It’s time to Spell the Truth, Alexa

J Denney
J Denney
Jun 8, 2017 · 4 min read

Spell the Truth” is a slow-paced single-player spelling bee contest skill developed for Amazon Echo. The idea is that Alexa prompts you with words to spell and your goal is to correctly spell as many as you can in a row.

For those that don’t have an Echo to try it out, I’ll eventually upload a demo video just so you can get the gist of it.

Gameplay

A contestant is prompted with a word. Before beginning to spell, the contestant may ask to repeat the word or for a definition. Once spelling has begun, a definition can no longer be provided. The contestant spells the word, one letter at a time, waiting for a beep after each letter. They may say an individual letter, or a phrase like “T. As in tango.” The contestant says “finish” when they are done spelling and Alexa will confirm she heard correctly before the final evaluation.

Background

My girlfriend had the idea for a live spelling bee game and I wanted to make it for her as a special gift. Conveniently, I had been playing with the Alexa Skills Kit due to a promotion where anyone could earn a free Echo Dot by submitting 3 skills. Given the vocal interface, I realized that it’d be a perfect platform to easily develop such a game.

I’ll admit, it wasn’t as easy as I thought. Creating an Alexa Skill from one of their starter templates was cake, but developing a custom game was daunting given the amount of unknowns. Their starter templates don’t answer enough questions to make the jump to a custom game and I really hope they’ll eventually add more complex examples. However, despite that, the bugs in the templates (like missing basic, required Intents like ‘StopIntents’), and the lack of actually owning an Echo it was still a reasonably fun experience.

Design Challenges

Surprisingly, the most difficult part of making the game wasn’t actually the code, it was the voice interface design. I wreathed in silent pain listening to my user testers attempt to use the game in so many unintended ways. How does one gently guide users into using the application in the way the it was designed to be used and not the way they think it should be used, all without boring or overwhelming them? It was an iterative process of changing phrases, replacing words with more descriptive synonyms, and adjusting the timing of when information was given. I could do some more fine tuning still, but I think it’s good enough for now.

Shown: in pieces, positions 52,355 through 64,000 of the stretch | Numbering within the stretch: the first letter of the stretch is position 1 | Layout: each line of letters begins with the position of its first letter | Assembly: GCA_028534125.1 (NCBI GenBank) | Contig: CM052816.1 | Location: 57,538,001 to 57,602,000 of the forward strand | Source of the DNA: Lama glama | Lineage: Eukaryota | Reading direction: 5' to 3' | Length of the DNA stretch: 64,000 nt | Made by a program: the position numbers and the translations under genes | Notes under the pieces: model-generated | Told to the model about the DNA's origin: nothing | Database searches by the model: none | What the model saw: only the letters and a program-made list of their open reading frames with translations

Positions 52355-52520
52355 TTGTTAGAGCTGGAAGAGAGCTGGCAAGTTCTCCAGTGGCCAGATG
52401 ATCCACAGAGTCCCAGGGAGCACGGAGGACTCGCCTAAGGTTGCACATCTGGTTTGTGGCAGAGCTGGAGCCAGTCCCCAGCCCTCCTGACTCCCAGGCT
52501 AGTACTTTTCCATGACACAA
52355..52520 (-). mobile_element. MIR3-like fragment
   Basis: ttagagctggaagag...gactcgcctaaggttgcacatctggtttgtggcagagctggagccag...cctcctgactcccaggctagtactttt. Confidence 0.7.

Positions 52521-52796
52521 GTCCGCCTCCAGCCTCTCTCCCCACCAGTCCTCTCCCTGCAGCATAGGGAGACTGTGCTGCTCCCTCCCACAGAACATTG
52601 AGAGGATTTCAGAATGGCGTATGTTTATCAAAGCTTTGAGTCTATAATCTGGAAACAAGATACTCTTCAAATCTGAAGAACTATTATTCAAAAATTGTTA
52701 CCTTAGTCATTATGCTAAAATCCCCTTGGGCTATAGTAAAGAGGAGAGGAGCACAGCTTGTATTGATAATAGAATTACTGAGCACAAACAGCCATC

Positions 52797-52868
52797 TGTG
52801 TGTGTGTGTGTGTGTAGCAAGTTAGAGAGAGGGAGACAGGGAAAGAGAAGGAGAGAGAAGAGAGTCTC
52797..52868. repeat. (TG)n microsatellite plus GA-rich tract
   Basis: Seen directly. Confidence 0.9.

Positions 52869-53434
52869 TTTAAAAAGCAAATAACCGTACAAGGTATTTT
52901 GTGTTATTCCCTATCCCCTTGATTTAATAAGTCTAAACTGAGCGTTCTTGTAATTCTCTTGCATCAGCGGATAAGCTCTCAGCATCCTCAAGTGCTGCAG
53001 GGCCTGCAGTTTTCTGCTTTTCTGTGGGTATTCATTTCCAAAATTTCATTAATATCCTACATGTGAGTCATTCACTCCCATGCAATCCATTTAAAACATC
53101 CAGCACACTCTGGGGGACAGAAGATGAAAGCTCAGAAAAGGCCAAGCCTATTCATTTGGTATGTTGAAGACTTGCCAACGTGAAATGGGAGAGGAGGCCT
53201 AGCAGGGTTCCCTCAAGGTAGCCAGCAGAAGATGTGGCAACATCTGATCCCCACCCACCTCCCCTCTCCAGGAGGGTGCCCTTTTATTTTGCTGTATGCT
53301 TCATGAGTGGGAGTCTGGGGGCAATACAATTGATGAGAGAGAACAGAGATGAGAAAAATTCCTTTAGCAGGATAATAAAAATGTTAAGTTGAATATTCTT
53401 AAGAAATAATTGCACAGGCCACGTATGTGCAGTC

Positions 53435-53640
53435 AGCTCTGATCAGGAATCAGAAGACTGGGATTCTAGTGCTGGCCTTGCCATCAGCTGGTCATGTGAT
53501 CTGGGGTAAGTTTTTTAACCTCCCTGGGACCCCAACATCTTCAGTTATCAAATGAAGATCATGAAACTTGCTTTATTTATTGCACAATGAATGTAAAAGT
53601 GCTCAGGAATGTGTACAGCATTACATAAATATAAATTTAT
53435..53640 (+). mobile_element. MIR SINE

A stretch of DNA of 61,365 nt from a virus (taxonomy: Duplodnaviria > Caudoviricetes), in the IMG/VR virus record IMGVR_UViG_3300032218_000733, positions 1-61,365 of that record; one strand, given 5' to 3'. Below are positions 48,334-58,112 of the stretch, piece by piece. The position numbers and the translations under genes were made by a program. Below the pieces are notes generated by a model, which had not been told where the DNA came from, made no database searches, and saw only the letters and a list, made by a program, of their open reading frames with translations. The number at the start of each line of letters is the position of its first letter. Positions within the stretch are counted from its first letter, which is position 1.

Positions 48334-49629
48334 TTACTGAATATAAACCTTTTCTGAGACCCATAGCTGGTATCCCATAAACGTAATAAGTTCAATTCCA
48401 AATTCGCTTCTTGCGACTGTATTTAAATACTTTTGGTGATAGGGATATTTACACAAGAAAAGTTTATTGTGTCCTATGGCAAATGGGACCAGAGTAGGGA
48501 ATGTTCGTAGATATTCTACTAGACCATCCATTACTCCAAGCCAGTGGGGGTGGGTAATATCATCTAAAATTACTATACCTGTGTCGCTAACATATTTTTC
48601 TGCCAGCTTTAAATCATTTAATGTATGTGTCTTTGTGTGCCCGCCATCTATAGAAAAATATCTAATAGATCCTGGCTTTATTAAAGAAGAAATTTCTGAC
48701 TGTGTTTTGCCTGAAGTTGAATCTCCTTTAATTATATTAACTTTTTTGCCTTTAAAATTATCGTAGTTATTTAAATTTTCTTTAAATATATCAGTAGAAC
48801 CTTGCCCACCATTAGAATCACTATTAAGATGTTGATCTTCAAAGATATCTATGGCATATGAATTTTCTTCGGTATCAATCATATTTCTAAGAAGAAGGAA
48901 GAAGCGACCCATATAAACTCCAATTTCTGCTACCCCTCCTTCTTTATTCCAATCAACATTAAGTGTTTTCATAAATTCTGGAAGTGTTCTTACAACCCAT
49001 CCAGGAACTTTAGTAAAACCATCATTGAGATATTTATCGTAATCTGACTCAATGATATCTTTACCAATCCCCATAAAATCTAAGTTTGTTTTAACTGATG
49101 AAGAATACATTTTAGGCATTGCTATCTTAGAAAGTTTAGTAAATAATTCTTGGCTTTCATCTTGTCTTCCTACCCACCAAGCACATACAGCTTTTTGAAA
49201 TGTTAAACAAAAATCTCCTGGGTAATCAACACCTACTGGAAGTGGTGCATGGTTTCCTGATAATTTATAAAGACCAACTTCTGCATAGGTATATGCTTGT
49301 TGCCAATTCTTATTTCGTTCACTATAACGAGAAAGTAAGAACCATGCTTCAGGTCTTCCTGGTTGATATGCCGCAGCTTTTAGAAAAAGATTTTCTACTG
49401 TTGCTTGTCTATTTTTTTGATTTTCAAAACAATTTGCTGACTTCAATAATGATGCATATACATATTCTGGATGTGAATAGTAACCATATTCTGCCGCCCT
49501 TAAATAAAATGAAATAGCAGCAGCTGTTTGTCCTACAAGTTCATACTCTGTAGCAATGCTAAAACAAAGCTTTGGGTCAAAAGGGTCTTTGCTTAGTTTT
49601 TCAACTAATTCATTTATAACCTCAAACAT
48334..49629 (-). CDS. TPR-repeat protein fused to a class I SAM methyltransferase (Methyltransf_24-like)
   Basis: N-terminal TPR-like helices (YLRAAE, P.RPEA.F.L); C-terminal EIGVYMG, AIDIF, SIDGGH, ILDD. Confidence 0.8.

Sacrifices

The skill is not completely what I imagined, mainly due to constraints on the accuracy of what Alexa can interpret from listening to individual letters. Obviously, letters like “B”, “D”, and “E” sound similar. Although, until this project I never realized how similar “S” and “F” sound, and to Alexa, apparently “O” and “L”. To get around this I added the ability to understand phrases like “B. As in bravo” much like the NATO phonetic alphabet. Yet, most folks don’t know the exact words used in that alphabet, so I opened it up so contestants can say anything, like “M. As in monkey.” I really think Amazon should add individual letters as a default input and provide this functionality natively, but I’m at least glad the system is flexible enough to make implementing these kind of things on your own pretty simple.

I also had to add individual letter confirmation, final confirmation, and the ability to correct letter spelling. I loathed adding the letter correction feature, as that defeats the whole purpose of a spelling bee simulator. “Hey, uh, spelling judge, that’s not what letter I meant to say, let me take that back.” However, it was necessary the make the game playable without yanking the Echo from the wall and throwing it out the window. I tried to at least hide the individual letter confirmation feature by having it only kick in once it’s needed (after Alexa mishears a spelling).

Thanks

I really appreciate all the help from my friends. Thanks for all the feedback and constructive criticism (I’m still open to more!). Special thanks to Dory, for her professional pro-bono icons, you can see her website here: http://helloyellowbird.com.

While Spell the Truth is a little slow, and a bit clunky, it does get the job done! I hope it’s entertaining and that you enjoy it, if at most for a few minutes :)

Brass Monkery

Brass Monkery is a collective of remote software developers focused on utilizing technical skills and minimalistic design to improve the lives of others in an ethical, sustainable, and sometimes humorous fashion.

J Denney

Written by

J Denney

software dev, multitouch.app

Brass Monkery

Brass Monkery is a collective of remote software developers focused on utilizing technical skills and minimalistic design to improve the lives of others in an ethical, sustainable, and sometimes humorous fashion.

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